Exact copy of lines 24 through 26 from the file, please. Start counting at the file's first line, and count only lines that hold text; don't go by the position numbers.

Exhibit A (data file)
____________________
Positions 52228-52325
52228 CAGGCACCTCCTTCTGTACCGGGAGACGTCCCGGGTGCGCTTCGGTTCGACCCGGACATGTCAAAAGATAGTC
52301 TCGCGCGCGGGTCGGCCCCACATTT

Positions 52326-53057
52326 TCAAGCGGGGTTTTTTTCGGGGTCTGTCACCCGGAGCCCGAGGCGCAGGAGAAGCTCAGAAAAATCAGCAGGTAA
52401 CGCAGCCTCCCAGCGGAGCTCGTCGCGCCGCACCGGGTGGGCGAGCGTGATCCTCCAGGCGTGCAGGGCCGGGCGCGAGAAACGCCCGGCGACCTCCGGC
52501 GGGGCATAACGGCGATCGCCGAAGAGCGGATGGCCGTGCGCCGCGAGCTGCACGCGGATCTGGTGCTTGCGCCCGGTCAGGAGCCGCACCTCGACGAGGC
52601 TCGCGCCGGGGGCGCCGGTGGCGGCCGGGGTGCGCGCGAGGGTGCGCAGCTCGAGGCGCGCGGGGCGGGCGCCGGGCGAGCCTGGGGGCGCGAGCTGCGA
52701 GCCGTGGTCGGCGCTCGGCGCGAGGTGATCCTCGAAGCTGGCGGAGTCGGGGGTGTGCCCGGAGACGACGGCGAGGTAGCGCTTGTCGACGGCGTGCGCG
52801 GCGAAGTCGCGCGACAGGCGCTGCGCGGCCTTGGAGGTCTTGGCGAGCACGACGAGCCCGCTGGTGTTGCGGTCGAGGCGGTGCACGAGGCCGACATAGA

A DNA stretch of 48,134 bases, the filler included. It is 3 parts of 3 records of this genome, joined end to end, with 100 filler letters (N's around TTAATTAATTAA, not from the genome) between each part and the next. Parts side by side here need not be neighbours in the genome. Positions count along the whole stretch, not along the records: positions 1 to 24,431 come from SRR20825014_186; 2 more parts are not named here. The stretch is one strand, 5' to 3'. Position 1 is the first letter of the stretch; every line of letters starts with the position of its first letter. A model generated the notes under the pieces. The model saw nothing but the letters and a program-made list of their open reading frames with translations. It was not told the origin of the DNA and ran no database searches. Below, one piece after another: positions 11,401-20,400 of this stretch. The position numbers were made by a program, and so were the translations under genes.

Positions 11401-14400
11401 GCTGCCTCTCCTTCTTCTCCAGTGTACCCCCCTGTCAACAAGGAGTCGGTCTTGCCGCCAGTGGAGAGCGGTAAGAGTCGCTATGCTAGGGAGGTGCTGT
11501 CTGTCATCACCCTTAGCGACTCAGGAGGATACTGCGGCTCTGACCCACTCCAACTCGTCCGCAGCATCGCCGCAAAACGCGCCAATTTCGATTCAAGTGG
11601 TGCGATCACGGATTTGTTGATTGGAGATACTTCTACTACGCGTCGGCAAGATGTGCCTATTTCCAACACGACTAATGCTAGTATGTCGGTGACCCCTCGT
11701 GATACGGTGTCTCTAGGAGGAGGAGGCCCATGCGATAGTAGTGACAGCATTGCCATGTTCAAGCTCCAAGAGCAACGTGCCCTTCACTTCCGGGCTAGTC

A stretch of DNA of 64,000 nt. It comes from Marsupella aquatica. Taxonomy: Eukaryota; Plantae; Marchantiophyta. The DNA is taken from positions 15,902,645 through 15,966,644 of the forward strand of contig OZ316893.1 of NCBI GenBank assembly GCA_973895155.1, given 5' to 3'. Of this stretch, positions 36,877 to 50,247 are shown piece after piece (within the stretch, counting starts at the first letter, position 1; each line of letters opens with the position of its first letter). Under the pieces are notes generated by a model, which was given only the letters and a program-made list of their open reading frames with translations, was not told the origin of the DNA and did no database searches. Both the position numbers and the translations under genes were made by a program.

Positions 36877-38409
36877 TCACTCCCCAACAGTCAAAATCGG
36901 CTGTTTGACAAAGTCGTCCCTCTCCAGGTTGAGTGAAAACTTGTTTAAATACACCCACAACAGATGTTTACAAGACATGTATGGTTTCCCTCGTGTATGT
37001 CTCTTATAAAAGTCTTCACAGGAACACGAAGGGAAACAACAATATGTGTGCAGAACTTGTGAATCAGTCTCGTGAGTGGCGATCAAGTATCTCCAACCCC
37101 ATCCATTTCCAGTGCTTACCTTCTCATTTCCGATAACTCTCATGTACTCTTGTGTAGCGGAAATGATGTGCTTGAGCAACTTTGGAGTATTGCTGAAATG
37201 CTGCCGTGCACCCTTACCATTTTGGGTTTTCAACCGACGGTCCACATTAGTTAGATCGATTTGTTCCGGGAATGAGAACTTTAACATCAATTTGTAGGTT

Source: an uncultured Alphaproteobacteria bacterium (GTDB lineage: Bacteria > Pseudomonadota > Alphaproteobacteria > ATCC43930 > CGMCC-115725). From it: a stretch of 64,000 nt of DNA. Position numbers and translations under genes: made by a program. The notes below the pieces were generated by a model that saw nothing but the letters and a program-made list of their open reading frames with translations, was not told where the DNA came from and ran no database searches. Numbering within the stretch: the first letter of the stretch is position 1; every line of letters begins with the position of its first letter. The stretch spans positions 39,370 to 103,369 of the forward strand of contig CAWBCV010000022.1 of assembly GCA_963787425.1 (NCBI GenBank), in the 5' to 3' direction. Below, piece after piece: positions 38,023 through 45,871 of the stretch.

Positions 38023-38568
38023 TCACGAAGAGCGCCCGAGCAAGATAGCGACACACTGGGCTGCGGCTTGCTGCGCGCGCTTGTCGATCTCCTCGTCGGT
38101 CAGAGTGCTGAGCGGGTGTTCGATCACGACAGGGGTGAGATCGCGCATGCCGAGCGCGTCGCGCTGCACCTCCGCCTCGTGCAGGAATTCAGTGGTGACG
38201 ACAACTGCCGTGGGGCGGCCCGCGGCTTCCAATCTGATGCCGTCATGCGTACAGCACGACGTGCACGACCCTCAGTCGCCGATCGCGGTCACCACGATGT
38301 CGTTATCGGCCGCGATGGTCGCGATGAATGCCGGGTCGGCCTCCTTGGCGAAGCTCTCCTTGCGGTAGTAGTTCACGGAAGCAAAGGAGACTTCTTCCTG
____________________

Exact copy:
Source: an uncultured Alphaproteobacteria bacterium (GTDB lineage: Bacteria > Pseudomonadota > Alphaproteobacteria > ATCC43930 > CGMCC-115725). From it: a stretch of 64,000 nt of DNA. Position numbers and translations under genes: made by a program. The notes below the pieces were generated by a model that saw nothing but the letters and a program-made list of their open reading frames with translations, was not told where the DNA came from and ran no database searches. Numbering within the stretch: the first letter of the stretch is position 1; every line of letters begins with the position of its first letter. The stretch spans positions 39,370 to 103,369 of the forward strand of contig CAWBCV010000022.1 of assembly GCA_963787425.1 (NCBI GenBank), in the 5' to 3' direction. Below, piece after piece: positions 38,023 through 45,871 of the stretch.

Positions 38023-38568
38023 TCACGAAGAGCGCCCGAGCAAGATAGCGACACACTGGGCTGCGGCTTGCTGCGCGCGCTTGTCGATCTCCTCGTCGGT